According to 2015 national non-communicable diseases survey the overall prevalence of lifetime alcohol consumption in Ethiopia was 49.3% (Gonfa J, et al., 2017). A study done in Bahir-Dar city showed 34% of respondent use alcohol during pregnancy at least once per week (Anteab K, et al., 2014). Alcohol use during pregnancy is a significant public health problem, ultimately affecting the neonatal offspring.

A mother doesn‘t have to be alcoholic for damaging effects of alcohol for the fetus. It means that no safe amount and safe time to drink alcohol during pregnancy period (Kinney J, et al., 2000). Alcohol use during pregnancy has been a well-known risk factor for adverse pregnancy outcomes. This including stillbirth (Kesmodel et al., 2002), spontaneous abortion, premature birth, intrauterine growth retardation and low birth weight (Yang Q, et al., 2001).

More than one hundred years ago, Dr William Sullivan reported scientific evidence suggesting that alcohol has a toxic effect on developing embryos (Sullivan, 2008). The work was conducted at a time when degenerative features were thought to be passed on from parents to children, ultimately eliminating the family line (Sanders, 2011).

Alcoholism among fathers and mothers was viewed as equally important to their children‘s health. Sullivan decided to study the features of babies  born to  alcoholic mothers ―to illustrate  the mode in  which the  maternal intoxication appears to have reacted on the development of the offspring‖ (Sullivan, 2008). He reported that the rates of stillborn babies and infant mortality were more than twice as high among alcoholic mothers compared to nonalcoholic mothers.

At that time, Sullivan‘s work was not well distributed or acknowledged, and it took about 70 more years before Jones and colleagues published a study describing the relationship between alcohol consumption during pregnancy and prenatal growth deficiency and developmental delay, a syndrome they called Fetal Alcohol Syndrome, FAS (Jones & Smith, 1973).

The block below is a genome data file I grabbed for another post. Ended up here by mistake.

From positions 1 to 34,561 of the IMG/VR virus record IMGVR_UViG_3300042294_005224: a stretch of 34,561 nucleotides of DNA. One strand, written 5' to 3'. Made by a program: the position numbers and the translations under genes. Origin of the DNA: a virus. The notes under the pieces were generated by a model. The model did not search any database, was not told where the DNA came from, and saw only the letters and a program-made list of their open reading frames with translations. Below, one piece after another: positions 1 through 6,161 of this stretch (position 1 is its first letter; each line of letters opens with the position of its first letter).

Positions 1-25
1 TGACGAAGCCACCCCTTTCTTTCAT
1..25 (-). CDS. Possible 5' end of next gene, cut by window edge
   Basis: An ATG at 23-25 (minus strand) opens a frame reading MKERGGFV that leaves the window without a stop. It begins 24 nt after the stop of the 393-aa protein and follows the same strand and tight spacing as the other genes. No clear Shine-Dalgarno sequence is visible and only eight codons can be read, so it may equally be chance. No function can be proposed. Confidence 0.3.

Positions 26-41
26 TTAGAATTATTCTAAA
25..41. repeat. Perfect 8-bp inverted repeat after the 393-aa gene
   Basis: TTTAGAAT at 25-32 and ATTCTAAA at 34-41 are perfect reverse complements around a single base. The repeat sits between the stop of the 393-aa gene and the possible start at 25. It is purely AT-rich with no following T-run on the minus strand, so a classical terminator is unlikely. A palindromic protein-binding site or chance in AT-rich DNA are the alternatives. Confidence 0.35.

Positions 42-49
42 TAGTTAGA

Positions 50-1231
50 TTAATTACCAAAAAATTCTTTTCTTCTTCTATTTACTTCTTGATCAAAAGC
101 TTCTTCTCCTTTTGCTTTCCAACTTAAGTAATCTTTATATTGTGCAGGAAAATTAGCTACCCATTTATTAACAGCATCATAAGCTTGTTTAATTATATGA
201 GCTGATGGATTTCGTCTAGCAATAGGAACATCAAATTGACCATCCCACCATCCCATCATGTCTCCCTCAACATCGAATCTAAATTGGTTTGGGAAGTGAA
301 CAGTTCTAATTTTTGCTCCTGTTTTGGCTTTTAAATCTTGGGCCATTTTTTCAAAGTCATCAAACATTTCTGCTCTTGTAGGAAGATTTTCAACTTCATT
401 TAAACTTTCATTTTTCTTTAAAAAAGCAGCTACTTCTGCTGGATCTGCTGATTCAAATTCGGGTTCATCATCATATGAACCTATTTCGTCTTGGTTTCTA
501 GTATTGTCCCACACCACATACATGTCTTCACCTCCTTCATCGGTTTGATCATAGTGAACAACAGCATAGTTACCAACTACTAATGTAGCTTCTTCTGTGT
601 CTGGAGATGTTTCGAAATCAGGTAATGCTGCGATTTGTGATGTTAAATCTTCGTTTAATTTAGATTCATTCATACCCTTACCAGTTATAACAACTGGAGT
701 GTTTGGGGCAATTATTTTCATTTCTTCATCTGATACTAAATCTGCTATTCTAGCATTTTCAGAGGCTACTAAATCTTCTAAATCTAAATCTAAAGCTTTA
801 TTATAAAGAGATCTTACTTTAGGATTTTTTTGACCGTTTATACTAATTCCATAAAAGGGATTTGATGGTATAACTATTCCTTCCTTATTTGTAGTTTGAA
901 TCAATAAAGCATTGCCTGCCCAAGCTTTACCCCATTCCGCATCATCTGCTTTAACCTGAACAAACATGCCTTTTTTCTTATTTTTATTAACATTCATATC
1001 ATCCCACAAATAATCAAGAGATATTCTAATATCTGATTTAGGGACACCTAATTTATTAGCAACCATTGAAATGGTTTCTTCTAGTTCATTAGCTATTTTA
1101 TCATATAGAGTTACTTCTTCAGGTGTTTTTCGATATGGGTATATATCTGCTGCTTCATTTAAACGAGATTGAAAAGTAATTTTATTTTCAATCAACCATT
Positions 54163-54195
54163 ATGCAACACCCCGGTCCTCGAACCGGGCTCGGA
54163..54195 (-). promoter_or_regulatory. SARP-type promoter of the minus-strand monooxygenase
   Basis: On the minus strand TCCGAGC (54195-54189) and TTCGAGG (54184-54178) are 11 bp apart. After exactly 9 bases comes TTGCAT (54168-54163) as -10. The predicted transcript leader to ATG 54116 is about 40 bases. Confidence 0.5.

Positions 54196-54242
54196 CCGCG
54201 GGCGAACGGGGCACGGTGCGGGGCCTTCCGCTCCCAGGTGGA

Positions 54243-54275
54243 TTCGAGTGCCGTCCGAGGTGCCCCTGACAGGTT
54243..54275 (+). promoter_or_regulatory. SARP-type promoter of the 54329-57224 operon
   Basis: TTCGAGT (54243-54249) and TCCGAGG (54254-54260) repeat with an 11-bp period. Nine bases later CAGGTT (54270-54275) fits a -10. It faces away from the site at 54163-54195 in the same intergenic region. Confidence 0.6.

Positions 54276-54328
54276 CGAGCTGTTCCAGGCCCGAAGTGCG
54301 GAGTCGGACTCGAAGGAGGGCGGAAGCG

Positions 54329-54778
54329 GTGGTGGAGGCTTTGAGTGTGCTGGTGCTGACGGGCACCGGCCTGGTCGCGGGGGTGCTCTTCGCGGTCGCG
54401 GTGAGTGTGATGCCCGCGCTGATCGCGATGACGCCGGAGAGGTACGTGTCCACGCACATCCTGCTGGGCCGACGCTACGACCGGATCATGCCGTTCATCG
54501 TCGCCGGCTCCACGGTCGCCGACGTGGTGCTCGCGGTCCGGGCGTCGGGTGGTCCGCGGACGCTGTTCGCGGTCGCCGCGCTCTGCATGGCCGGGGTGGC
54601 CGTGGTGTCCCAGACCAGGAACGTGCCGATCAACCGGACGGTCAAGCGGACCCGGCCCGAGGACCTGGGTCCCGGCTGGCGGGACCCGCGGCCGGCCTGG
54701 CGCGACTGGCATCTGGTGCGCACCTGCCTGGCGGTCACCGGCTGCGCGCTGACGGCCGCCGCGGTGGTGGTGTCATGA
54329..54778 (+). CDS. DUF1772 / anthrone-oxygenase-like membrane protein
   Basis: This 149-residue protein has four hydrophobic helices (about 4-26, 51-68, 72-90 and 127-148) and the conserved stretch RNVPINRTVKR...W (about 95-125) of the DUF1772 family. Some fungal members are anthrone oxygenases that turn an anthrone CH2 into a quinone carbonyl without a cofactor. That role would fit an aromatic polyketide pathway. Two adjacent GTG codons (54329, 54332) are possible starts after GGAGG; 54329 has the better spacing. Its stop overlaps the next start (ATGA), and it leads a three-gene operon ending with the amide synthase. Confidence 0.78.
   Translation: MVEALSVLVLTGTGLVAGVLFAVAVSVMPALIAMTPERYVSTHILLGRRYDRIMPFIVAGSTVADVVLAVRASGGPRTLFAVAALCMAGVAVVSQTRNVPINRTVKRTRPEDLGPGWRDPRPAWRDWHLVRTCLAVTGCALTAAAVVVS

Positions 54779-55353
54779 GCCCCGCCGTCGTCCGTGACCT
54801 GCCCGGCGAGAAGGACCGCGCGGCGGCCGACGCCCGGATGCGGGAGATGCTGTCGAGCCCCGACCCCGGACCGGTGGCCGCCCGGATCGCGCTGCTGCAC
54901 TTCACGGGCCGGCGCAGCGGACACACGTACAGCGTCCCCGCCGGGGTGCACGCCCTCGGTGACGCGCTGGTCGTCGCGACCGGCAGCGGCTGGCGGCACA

Since the publication of the 1973 article, the research on neurodevelopment effects of exposure to alcohol inutero has grown rapidly. The association between embryonic and fetal exposure to alcohol and numerous adverse health consequences has been well documented (McGee Petrenko, 2011). There is general agreement that fetal exposure to high doses of alcohol is harmful and can cause lifelong problems.

1.2 Problem statement

Despite many guidelines that advise that women should avoid drinking any alcoholic beverages during any stage of pregnancy so as to save future generations from alcohol-associated mental, physical, and behavioral abnormalities, numerous studies have shown that a significant number of pregnant women continue to drink alcohol (Anteab K et al., 2014).

Regardless of the danger of alcohol on the fetus like poor mental growth a high proportion of pregnant women consume alcoholic beverages; policies have paid little attention to risks associated with alcohol consumption during pregnancy. (Henderson et al., 2007). Globally the rate of alcohol consumption during the beginning of pregnancy is estimated to be 10% (WHO, 2011).

Again, Alcohol use during pregnancy has been a well-known risk factor for adverse pregnancy outcomes. This including stillbirth (Kesmodel et al., 2002), still in Bomaka where I live, I realized majority of the pregnant women still practice alcoholism, this motivated I researcher to carry out a research on the effect of alcohol on pregnancy.

1.3 Objectives

1.3.1 General objectives

To assess pregnant women knowledge on the effect of alcohol consumption during pregnancy in the Bomaka community.

1.3.2 Specific objective

To assess pregnant women’s knowledge of alcohol consumption during pregnancy in the Bomaka community.
To determine factors influencing alcohol consumption during pregnancy in the Bomaka community.
To ascertain the effect of alcohol consumption during pregnancy on women in the Bomaka community.